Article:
Dischidia Pectinoides Care and Growing Guide

Ralph Astley is a retired gardener from Philadelphia who specializes in outdoor plants and trees. With years of hands-on experience, Ralph not only cares for a diverse range of outdoor flora but also shares his extensive knowledge through well-written articles and social media posts. A trusted authority in arboriculture, he's committed to helping the community grow healthier, more robust gardens.
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Closely related to Hoya, Dischidia Pectinoides is a semi-succulent that will be more than happy to be trained indoors with minimal care!

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Dischidia pectinoides is an absolute beauty and can thrive in any room indoors as long as you take proper care of it. Don’t worry, we’ll teach you how.

Dischidia Pectinoides Plant Information

Dischidia pectinoides is a rare epiphytic plant that comes from Asia, particularly the Southeast part of the continent.

It has small pouch-like leaves that are hollow inside and filled with roots. In the wild, these hollows are often home to ants, and their waste products act as natural fertilizer for the plant. Amazing, right? This is the same reason it’s also called the Ant Plant Dischidia pectinoides.

The leaves are vibrant green with darker stripes or marbling. This Dischidia also has flowers in a lovely red or pink color. They make great conversation starters.

Propagating Dischidia Pectinoides


The easiest and fastest method for propagating Dischidia Pectinoides is through stem cuttings.

Use a clean, sharp pair of scissors to cut a healthy stem section that has at least one leaf, ideally 4-6 inches long. Let the cutting air-dry for a few hours to allow the cut end to callous over.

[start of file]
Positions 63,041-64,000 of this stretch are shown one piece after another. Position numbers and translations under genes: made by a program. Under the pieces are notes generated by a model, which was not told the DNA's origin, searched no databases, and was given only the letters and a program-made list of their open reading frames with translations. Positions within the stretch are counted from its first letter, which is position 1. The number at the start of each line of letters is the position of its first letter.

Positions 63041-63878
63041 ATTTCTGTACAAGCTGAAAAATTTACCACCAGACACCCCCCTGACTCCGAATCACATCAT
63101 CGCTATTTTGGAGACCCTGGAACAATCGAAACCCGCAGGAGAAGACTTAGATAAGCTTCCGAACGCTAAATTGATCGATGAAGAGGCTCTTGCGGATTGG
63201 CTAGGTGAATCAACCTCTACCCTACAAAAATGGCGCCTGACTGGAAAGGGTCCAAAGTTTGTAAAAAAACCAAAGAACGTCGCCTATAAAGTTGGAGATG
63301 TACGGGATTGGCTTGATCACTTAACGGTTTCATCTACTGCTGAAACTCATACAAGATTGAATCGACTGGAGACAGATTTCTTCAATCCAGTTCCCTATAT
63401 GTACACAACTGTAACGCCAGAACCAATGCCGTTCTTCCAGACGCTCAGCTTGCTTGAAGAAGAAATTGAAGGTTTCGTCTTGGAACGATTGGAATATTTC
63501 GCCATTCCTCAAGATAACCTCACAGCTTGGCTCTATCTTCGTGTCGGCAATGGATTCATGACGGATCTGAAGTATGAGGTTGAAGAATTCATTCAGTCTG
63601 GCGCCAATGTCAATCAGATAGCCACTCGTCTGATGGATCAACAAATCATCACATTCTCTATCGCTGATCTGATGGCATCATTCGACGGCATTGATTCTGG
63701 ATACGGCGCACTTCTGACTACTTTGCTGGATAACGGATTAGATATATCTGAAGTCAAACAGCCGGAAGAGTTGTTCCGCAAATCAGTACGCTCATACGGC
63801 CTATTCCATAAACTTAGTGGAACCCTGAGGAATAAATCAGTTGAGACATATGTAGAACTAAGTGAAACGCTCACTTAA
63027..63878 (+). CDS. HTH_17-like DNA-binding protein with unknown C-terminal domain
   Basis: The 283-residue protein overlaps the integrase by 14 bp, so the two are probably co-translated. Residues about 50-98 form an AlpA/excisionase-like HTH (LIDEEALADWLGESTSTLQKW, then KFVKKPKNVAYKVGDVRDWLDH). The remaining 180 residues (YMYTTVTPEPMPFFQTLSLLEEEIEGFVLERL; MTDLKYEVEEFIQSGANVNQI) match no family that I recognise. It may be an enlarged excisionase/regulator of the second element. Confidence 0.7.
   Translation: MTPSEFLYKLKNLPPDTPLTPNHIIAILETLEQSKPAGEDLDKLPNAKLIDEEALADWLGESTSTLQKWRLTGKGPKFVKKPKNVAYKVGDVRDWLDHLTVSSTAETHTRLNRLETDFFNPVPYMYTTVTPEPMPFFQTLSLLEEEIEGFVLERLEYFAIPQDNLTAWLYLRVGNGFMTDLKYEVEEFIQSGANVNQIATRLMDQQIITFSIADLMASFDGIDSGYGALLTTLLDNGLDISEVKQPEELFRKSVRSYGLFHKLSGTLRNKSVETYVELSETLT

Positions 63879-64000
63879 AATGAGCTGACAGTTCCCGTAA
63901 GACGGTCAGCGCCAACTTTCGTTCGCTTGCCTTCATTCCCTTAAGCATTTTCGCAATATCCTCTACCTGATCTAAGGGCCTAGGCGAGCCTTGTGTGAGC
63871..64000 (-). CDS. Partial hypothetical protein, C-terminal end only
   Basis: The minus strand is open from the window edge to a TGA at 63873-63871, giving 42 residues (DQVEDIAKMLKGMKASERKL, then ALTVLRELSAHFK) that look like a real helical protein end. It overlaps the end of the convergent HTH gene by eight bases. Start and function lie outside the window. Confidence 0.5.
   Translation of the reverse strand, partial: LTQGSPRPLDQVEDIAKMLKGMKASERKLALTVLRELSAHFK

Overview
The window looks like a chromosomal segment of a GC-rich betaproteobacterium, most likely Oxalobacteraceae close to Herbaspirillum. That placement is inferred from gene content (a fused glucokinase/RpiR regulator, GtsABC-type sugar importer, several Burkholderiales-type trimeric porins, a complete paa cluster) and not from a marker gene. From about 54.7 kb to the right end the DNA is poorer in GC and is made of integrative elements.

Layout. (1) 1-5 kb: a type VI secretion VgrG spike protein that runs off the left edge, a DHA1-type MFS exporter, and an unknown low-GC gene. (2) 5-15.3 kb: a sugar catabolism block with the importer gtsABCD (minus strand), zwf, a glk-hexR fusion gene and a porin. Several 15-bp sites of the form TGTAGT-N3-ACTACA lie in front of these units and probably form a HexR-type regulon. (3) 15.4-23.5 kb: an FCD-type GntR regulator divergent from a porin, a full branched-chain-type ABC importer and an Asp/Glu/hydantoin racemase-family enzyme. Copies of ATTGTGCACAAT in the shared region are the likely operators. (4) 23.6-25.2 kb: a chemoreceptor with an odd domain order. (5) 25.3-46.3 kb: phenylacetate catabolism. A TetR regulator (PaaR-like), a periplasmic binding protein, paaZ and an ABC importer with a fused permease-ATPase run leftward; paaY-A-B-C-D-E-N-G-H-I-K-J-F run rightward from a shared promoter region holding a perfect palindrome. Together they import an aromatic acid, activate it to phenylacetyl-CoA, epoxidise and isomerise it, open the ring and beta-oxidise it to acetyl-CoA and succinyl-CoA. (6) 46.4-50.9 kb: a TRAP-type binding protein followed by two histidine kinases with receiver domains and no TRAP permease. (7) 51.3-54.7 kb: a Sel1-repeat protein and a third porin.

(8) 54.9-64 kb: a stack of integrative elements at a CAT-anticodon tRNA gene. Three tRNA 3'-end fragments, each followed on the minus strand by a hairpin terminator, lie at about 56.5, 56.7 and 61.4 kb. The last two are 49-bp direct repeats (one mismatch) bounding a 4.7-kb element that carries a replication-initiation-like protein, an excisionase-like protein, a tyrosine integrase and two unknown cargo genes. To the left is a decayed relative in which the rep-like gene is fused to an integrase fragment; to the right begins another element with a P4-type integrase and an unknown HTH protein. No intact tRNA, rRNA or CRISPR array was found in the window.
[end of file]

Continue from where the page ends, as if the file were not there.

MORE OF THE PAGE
Insert this calloused end into a pot filled with well-draining soil or place it in a jar of water. If you’re using soil, water it lightly; but if you’re using water, make sure to change it every few days. The roots should start to appear within 2-4 weeks. You can also take the help of this secret trick.

If you don’t want to go through the hassles of growing a plant from a cutting, which can be time-consuming, it would be a good idea to get a well-grown plant from a garden center! 

Requirements to Grow Dischidia Pectinoides

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Dischidia pectinoides need bright, indirect light to thrive. The best indoor location would be placing it near an east-facing window from where it gets light for 4-5 hours a day. Keep it away from direct sun as it can scorch the delicate leaves of the plant.

Pro Tip: If the leaves start to turn yellow, it may be an indication that the plant is receiving too much direct sunlight, and you will need to move it to a shadier spot.


When it comes to soil, Dischidia Pectinoides prefers moist, well-draining soil that is rich in organic matter. For the best growth, you can make a pocket-friendly medium at home by mixing.

  • 1 part Garden soil (opt for a chunky and well-aerated mix)
  • 1 part Coir or Peat Moss
  • 1 Perlite or Sand
  • 1/2 part Organic Compost

If you want a pre-mixed option you can find at most garden stores that are perfect for Dischidia pesticides, pick one that’s formulated for orchids or bromeliads.


Go easy on the plant when it comes to moistening the growing medium, as overwatering can lead to root rot. Also, let the soil dry out slightly between watering, but not completely.

Sticking your finger into the soil up to the second knuckle is the best way to check if the plant needs watering. If it’s dry, water it.


Dischidia Pectinoides thrives in warm, humid environments and prefers temperatures between 60-90°F (15-32°C). Don’t keep it near AC or heating vents.

Dischidia Pectinoides Care



This plant grows at its own sweet pace, so don’t worry about feeding it much. If you want to increase the size of the foliage and make it spread a little faster, then feed Dischidia pectinoides with a balanced liquid fertilizer once in 4-6 weeks after diluting it 1/2 to its strength.

Do remember, it doesn’t need fertilizer at all in winter.

Pests and Diseases

Dischidia Pectinoides is a relatively pest—and disease-resistant plant, but it is still important to look for signs of problems. Common pests that affect Dischidia Pectinoides are spider mites, mealybugs, and scale insects. You can treat these with insecticidal soap or neem oil.

Other than that, don’t overwater it because it will lead to fungal diseases. Also, don’t water the leaves—pour the water on the soil.

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